makawao history museum: tiny museum, huge heart

Mak MuseumRight smack in the middle of quaint Makawao Town is a tiny museum with a huge heart: the Makawao History Museum.

The adage “It Takes a Village” certainly applies to the creation of this charming little slice of days gone by—the only museum of its kind on the entire island of Maui. Judy Mertens, who serves as an advisor to the museum, recalls how it all began. “I was involved with the Makawao Community Association at the time. We had a little money left over from a grant we’d received from the County. We’d talked so long about getting a museum started. So we said, ‘Let’s take that money and see what we can do.’”

So the group secured a location on Makawao Avenue owned by the Silva Family (formerly occupied by renowned photographer Randy J. Braun) for just the cost of maintenance. “We are indebted to the Silvas for their generosity,” Judy says. “We put the whole thing together in about three weeks. I called five people to ask if they would be on the Board of Directors and help with the project. No one even hesitated. They all said, ‘Yes, I’ll be happy to do it.’ I think that speaks to how much the members of the Makawao community wanted this.”

The Makawao History Museum opened its doors in November of 2013. But its off-the-beaten-path location meant limited foot traffic. In the meantime, Judy contacted Cheryl Ambrozic, who agreed to become the museum’s project coordinator. “Cheryl is a grant writer, and she really helped us move things forward,” says Judy. “Thanks to her, we’ve received several grants.”

The museum’s big break came when a new location on Baldwin Avenue became available. “We moved here in October of 2014, and the foot traffic has increased dramatically,” says Judy. In fact, the museum now welcomes more than 100 visitors per day. Admission is free, with donations always welcomed. In fact, a $20 donation will net you a copy of the museum’s cookbook, “Look What’s Cooking in Makawao,” a collection of recipes from the residents and businesses of the historic paniolo town. Made possible through a grant from the Atherton Family Foundation, the cookbook has become the museum’s most important fundraising tool.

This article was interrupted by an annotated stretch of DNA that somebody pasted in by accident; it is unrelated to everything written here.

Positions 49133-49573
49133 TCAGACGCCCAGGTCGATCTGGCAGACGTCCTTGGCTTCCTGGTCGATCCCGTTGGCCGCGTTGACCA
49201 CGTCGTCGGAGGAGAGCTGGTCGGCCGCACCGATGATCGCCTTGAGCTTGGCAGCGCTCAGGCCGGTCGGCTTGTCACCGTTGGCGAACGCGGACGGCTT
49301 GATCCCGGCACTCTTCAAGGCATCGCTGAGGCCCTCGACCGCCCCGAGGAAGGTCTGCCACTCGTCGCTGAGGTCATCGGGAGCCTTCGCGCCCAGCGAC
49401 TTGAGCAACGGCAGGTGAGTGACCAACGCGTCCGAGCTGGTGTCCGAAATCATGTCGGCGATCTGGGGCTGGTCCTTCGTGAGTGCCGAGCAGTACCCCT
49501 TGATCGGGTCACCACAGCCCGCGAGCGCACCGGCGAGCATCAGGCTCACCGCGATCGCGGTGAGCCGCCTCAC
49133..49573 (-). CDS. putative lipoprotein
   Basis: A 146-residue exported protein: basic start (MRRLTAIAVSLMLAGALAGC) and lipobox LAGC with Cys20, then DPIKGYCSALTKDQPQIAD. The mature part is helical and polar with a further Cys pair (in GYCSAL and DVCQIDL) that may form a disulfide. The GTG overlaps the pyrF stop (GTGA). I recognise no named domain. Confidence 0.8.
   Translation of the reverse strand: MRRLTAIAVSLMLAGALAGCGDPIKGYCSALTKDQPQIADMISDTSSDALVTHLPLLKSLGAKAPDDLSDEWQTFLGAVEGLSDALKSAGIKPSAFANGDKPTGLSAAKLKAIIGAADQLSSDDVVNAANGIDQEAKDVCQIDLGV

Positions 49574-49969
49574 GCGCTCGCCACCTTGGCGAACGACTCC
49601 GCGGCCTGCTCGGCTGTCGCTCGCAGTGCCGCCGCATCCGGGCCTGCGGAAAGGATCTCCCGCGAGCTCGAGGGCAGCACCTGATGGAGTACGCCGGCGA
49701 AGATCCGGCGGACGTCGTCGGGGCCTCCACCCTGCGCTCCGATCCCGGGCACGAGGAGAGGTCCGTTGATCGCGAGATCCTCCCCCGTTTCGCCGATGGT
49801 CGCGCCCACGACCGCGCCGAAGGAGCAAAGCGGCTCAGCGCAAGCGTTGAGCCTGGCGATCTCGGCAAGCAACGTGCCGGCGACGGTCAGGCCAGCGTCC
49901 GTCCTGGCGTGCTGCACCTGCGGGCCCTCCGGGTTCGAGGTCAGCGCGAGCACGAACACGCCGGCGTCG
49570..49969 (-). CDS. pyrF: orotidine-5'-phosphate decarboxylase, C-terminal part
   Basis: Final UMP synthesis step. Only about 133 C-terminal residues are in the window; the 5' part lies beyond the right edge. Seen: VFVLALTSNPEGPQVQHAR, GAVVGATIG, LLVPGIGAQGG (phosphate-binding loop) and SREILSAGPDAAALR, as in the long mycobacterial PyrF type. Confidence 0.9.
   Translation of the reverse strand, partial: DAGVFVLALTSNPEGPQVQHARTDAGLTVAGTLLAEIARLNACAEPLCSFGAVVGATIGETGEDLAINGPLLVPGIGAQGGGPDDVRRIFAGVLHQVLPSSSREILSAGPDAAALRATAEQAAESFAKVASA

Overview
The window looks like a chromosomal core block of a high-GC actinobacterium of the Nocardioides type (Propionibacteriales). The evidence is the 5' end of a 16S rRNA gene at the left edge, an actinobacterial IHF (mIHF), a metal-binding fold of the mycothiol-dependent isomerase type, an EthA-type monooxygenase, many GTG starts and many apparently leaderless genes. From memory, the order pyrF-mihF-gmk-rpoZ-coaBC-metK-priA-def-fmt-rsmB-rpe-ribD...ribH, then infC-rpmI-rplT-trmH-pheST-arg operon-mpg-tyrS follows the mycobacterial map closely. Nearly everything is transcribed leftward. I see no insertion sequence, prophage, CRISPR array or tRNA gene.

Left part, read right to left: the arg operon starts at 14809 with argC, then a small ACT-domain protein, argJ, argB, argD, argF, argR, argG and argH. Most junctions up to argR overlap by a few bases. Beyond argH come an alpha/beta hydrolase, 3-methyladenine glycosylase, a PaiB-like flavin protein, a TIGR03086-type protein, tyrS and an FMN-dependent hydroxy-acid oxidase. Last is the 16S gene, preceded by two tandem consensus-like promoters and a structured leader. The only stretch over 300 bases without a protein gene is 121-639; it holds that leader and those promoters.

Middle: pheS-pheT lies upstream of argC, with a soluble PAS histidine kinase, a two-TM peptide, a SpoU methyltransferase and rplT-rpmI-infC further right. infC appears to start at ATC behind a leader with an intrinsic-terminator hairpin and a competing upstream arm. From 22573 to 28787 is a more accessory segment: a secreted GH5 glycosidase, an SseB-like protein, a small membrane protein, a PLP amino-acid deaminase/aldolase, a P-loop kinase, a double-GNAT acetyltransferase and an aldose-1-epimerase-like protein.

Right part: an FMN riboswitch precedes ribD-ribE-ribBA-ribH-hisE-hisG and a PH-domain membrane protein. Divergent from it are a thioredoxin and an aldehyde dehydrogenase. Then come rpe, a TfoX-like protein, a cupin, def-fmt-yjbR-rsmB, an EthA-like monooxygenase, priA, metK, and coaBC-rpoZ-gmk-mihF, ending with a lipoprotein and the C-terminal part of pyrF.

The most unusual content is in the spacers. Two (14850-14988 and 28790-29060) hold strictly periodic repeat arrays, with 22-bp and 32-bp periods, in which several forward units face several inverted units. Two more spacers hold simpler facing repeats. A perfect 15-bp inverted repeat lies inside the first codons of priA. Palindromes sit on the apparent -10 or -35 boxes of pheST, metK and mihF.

Darrell Orwig, former executive director of the Schaefer International Gallery at the Maui Arts & Cultural Center, and Cherie Attix, who owns a bed & breakfast in town, serve as the museum’s curators. Former UH Maui College librarian Gail Ainsworth is the historian. “Gail knows a tremendous amount about this area, and she’s really particular about what she brings into the museum,” says Judy. “She wants to make sure every item is truly Makawao related. Darrell and Cherie work closely with Gail, and when new items come into the museum, they decide where they’re going to be hung.”

The museum is divided into sections: Makawao Town (businesses), churches and schools, Hawaiian culture, the paniolos, and pineapple. “We received a grant for temporary exhibits to keep the museum ‘fresh’ for our local community,” Judy says. The current exhibit features Haleakala Dairy, with many items donated by local resident Louise Smith.

The museum also received grants from the Fred Baldwin Memorial Foundation, Cook Foundation, and Hawai‘i State Historic Preservation Division to develop a historic walking tour, for which a printed brochure is available for visitors. “We have received an additional grant to put plaques on the buildings featured in the walking tour, so that’s in the works,” Judy says. “Our next really big venture is our oral history project. We want to hire an expert videographer and someone who excels at interviewing to obtain and record personal histories from Makawao’s elders.”